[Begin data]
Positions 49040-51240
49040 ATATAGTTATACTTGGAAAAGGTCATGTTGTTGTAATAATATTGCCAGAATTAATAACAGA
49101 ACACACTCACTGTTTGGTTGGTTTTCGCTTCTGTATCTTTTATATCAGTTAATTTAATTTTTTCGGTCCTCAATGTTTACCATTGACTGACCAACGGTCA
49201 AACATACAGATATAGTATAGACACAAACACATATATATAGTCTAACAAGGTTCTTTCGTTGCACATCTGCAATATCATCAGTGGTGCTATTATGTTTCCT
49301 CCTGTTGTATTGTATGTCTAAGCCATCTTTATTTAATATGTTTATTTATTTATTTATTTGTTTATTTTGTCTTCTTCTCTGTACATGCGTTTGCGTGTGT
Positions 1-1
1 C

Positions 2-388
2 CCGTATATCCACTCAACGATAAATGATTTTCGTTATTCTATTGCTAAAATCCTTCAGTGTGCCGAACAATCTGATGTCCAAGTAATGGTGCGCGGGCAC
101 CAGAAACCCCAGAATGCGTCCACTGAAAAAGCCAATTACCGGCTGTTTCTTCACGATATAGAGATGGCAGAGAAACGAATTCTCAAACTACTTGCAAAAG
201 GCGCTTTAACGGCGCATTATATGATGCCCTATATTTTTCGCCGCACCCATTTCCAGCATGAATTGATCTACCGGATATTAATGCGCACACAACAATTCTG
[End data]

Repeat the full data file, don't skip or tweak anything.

Positions 49040-51240
49040 ATATAGTTATACTTGGAAAAGGTCATGTTGTTGTAATAATATTGCCAGAATTAATAACAGA
49101 ACACACTCACTGTTTGGTTGGTTTTCGCTTCTGTATCTTTTATATCAGTTAATTTAATTTTTTCGGTCCTCAATGTTTACCATTGACTGACCAACGGTCA
49201 AACATACAGATATAGTATAGACACAAACACATATATATAGTCTAACAAGGTTCTTTCGTTGCACATCTGCAATATCATCAGTGGTGCTATTATGTTTCCT
49301 CCTGTTGTATTGTATGTCTAAGCCATCTTTATTTAATATGTTTATTTATTTATTTATTTGTTTATTTTGTCTTCTTCTCTGTACATGCGTTTGCGTGTGT
Positions 1-1
1 C

Positions 2-388
2 CCGTATATCCACTCAACGATAAATGATTTTCGTTATTCTATTGCTAAAATCCTTCAGTGTGCCGAACAATCTGATGTCCAAGTAATGGTGCGCGGGCAC
101 CAGAAACCCCAGAATGCGTCCACTGAAAAAGCCAATTACCGGCTGTTTCTTCACGATATAGAGATGGCAGAGAAACGAATTCTCAAACTACTTGCAAAAG
201 GCGCTTTAACGGCGCATTATATGATGCCCTATATTTTTCGCCGCACCCATTTCCAGCATGAATTGATCTACCGGATATTAATGCGCACACAACAATTCTG